At the Institute for Meditation and Psychotherapy, we sponsor a monthly film series that focuses on a discussion of movies that address the intersection of psychology and mindfulness. We recently viewed performance artist Laurie Anderson’s Heart of a Dog, a reflection on love, loss, and death. It is as much a guided meditation as a movie. I find that weeks later, I’m still thinking of it.
Accessible and unpretentious, it has the raw immediacy of a home movie. Anderson frames the film with a quote from Kierkegaard: "Life can only be understood backwards, but it must be lived forwards.” In Anderson’s attempt to make sense of her life, she draws on original music, animation, stories, Buddhist psychology, and dreams. And this is a home movie of a type—Anderson shot much of it herself. Like therapy, it is a personal and confessional narrative. And, like therapy, it is not linear, but follows the unruly, fragmented quality of our lives. Done with voice over, and reminiscent of her performance pieces of decades past, her melodious voice structures the film and guides us through the difficult terrain of life, and how we try to find meaning, “you tell your story, you hold onto it, and every time you forget it more and more.”
Her insights on the passage of time, impermanence, the stories we choose to tell or don’t tell, what we remember and what we forget are profound. Freud, as well as Jung, would have been fascinated. Like life, this film is drizzled in sadness. Images of rain splattered on glass connect the narrative. Anderson weaves in the words of a Tibetan lama who talks to her about “feeling sad without being sad.”
In her contemplation on death, she draws on the writing of the late David Foster Wallace, who noted that “every love story is a ghost story.” The film is bookended by a few ghost stories—her maternal attachment to her dog Lolabelle, a love she didn’t know could happen; the death of her mother, who she was unable to love; and her love for musician Lou Reed, her husband.
As we enter Anderson’s world, we become co-creators as well, forging parallels with our own lives and losses, our own traumas, memories, and impressions. While the film appears to be fluid and lyrical, it is in fact carefully constructed and astute, an insightful meditation on our political as well as psychological reality. An observation about the limited color spectrum of dogs (mostly green and blue hues), cuts seamlessly to green-hued drone footage post 9/11. While the film was released in 2015, the scenes of surveillance are increasingly frightening, as we become aware of how we are losing more and more privacy.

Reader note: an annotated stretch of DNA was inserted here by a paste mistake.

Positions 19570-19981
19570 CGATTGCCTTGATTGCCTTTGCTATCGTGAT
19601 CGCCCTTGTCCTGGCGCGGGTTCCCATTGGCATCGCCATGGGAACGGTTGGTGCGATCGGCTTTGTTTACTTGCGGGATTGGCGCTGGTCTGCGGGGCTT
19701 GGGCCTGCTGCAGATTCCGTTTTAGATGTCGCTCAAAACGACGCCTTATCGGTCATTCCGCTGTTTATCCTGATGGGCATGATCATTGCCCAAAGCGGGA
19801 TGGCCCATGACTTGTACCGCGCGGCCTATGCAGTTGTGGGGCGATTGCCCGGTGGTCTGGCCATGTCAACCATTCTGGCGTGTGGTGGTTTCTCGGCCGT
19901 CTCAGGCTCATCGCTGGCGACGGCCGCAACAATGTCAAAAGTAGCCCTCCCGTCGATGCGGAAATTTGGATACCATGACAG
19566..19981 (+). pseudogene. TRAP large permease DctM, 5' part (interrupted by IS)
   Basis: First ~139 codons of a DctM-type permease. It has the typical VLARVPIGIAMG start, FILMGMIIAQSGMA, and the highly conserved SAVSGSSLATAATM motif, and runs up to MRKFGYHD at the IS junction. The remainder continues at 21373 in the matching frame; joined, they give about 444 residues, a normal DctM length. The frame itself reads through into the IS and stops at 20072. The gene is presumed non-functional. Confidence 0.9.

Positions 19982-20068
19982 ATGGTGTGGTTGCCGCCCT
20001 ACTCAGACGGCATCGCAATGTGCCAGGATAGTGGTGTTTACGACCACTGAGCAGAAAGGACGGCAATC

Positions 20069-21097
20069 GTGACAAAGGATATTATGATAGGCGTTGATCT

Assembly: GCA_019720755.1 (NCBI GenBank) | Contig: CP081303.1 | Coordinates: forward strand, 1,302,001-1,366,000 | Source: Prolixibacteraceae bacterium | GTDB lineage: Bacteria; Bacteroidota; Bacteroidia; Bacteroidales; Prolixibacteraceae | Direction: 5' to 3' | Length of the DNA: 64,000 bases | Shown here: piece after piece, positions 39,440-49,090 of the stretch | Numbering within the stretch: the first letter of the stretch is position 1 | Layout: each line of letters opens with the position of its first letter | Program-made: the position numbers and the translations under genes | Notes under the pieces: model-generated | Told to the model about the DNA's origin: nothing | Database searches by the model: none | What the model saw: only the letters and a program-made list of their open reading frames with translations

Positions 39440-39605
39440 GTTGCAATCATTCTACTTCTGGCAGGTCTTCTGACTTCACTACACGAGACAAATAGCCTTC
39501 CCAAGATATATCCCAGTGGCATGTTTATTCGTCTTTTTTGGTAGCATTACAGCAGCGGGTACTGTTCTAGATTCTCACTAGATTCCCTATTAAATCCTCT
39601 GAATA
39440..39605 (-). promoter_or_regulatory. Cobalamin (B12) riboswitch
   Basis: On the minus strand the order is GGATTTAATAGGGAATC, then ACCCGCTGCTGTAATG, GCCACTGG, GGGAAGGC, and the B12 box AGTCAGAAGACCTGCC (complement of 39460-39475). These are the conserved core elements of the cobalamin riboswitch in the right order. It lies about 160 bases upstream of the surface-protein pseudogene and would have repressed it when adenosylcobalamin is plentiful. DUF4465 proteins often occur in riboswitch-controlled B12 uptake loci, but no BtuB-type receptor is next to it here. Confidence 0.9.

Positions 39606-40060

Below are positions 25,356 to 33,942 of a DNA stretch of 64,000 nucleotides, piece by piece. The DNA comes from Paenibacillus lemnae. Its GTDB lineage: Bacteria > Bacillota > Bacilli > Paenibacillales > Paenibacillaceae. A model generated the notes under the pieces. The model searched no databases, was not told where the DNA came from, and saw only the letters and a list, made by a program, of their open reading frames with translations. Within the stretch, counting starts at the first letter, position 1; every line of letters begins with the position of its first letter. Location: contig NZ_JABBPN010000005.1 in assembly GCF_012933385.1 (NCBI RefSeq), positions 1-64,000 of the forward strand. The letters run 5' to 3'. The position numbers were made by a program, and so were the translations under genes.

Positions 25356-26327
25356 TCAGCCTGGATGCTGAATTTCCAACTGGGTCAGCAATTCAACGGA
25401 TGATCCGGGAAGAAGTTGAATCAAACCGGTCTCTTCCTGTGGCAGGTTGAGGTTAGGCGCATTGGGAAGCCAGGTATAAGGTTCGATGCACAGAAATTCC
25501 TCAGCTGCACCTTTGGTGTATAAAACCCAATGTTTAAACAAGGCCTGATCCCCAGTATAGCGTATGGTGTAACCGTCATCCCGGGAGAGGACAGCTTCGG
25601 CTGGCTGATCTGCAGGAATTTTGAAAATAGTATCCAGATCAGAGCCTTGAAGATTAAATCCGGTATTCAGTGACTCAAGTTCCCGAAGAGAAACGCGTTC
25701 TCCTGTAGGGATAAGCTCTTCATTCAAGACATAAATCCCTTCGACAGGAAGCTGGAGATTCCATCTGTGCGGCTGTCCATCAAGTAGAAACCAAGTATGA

Images of NYC after 9/11 yield to other images of dangers from the sky, predatory hawks circling the dog Lolabelle on a peaceful walk. Frequent shots of the sky at first seem like artistic studies of clouds, until we realize that Anderson is reflecting on the multilayered meaning of the Cloud, which is bursting with data on all of us.
Heart of a Dog holds out the hope of redemption. Stuck in her mourning of her mother, and unable to escape memories of her mother’s self-absorption, pre-occupation, and neglect, Anderson reveals that through Tibetan Buddhist Compassion meditation her view of her mother could expand, and she is able to recall a memory that is deeply healing and transformative.
In researching the film, I came across an interview with Anderson that appeared in Rolling Stone on November 21, 2013. It is one of the most profound, loving, and inspiring descriptions of death I have encountered:
“I have never seen an expression as full of wonder as Lou’s as he died…His eyes were wide-open. I was holding in my arms the person I loved the most in the world, and talking to him as he died. His heart stopped. He wasn’t afraid. I had gotten to walk with him to the end of the world. Life—so beautiful, painful and dazzling—does not get better than that. And death? I believe that the purpose of death is the release of love.”
Susan Pollak, MTS, Ed.D., is co-author of Sitting Together: Essential Skills for Mindfulness-Based Psychotherapy, (Guilford Press) and co-founder of the Center for Mindfulness and Compassion at Cambridge Health Alliance, Harvard Medical School, where she has taught and supervised for over 20 years.